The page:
Response by Marcott et al.

A: No. All of the datasets were previously generated and published in peer-reviewed scientific literature by other researchers over the past 15 years. Most of these datasets are freely available at several World Data Centers (see links below); those not archived as such were graciously made available to us by the original authors. We assembled all these published data into an easily used format, and in some cases updated the calibration of older data using modern state-of-the-art calibrations. We made all the data available for download free-of-charge from the Science web site (see link below). Our primary contribution was to compile these local temperature records into “stacks” that reflect larger-scale changes in regional and global temperatures. We used methods that carefully consider potential sources of uncertainty in the data, including uncertainty in proxy calibration and in dating of the samples (see step-by-step methods below).

NOAA National Climate Data Center: http://www.ncdc.noaa.gov/paleo/paleo.html

PANGAEA: http://www.pangaea.de/

Holocene Datasets: http://www.sciencemag.org/content/339/6124/1198/suppl/DC1

Q: Why use marine and terrestrial archives to reconstruct global temperature when we have the ice cores from Greenland and Antarctica?

A: While we do use these ice cores in our study, they are limited to the polar regions and so give only a local or regional picture of temperature changes. Just as it would not be reasonable to use the recent instrumental temperature history from Greenland (for example) as being representative of the planet as a whole, one would similarly not use just a few ice cores from polar locations to reconstruct past temperature change for the entire planet.

Q: Why only look at temperatures over the last 11,300 years?

A: Our work was the second half of a two-part study assessing global temperature variations since the peak of the last Ice Age about 22,000 years ago. The first part reconstructed global temperature over the last deglaciation (22,000 to 11,300 years ago) (Shakun et al., 2012, Nature 484, 49-55; see also http://www.people.fas.harvard.edu/~shakun/FAQs.html), while our study focused on the current interglacial warm period (last 11,300 years), which is roughly the time span of developed human civilizations.

Q: Is your paleotemperature reconstruction consistent with reconstructions based on the tree-ring data and other archives of the past 2,000 years?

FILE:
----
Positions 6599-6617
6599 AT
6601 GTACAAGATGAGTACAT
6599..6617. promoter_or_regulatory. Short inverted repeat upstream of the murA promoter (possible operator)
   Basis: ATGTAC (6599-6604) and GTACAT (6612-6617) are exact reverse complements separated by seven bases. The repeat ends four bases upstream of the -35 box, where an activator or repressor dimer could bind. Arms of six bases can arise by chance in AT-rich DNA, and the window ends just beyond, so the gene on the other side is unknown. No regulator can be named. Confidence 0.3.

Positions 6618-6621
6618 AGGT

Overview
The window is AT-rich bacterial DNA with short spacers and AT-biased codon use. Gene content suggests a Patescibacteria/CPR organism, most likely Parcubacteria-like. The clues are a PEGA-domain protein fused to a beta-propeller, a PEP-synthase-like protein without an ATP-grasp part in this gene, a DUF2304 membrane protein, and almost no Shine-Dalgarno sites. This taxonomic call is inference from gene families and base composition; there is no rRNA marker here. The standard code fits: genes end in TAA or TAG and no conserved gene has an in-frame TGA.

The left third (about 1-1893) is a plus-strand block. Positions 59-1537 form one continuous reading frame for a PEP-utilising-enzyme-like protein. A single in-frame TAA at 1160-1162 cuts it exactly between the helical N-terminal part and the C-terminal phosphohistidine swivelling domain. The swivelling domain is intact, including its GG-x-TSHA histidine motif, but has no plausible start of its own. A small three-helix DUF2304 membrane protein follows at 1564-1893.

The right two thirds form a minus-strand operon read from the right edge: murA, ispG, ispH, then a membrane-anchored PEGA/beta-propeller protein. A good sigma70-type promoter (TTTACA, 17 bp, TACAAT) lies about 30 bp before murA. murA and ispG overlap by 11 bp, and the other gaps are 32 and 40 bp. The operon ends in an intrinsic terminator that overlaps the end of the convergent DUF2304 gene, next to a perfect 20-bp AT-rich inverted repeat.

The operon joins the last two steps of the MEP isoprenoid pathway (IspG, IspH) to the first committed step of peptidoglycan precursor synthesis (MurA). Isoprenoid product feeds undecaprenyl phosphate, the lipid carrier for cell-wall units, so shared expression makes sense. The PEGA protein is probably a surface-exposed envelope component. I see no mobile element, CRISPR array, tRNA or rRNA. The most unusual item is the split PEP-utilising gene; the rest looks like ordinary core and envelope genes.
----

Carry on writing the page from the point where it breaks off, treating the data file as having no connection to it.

A: Yes, in the parts where our reconstruction contains sufficient data to be robust, and acknowledging its inherent smoothing. For example, our global temperature reconstruction from ~1500 to 100 years ago is indistinguishable (within its statistical uncertainty) from the Mann et al. (2008) reconstruction, which included many tree-ring based data. Both reconstructions document a cooling trend from a relatively warm interval (~1500 to 1000 years ago) to a cold interval (~500 to 100 years ago, approximately equivalent to the Little Ice Age).

Q: What do paleotemperature reconstructions show about the temperature of the last 100 years?

A: Our global paleotemperature reconstruction includes a so-called “uptick” in temperatures during the 20th-century. However, in the paper we make the point that this particular feature is of shorter duration than the inherent smoothing in our statistical averaging procedure, and that it is based on only a few available paleo-reconstructions of the type we used. Thus, the 20th century portion of our paleotemperature stack is not statistically robust, cannot be considered representative of global temperature changes, and therefore is not the basis of any of our conclusions. Our primary conclusions are based on a comparison of the longer term paleotemperature changes from our reconstruction with the well-documented temperature changes that have occurred over the last century, as documented by the instrumental record. Although not part of our study, high-resolution paleoclimate data from the past ~130 years have been compiled from various geological archives, and confirm the general features of warming trend over this time interval (Anderson, D.M. et al., 2013, Geophysical Research Letters, v. 40, p. 189-193; http://www.agu.org/journals/pip/gl/2012GL054271-pip.pdf).

Q: Is the rate of global temperature rise over the last 100 years faster than at any time during the past 11,300 years?

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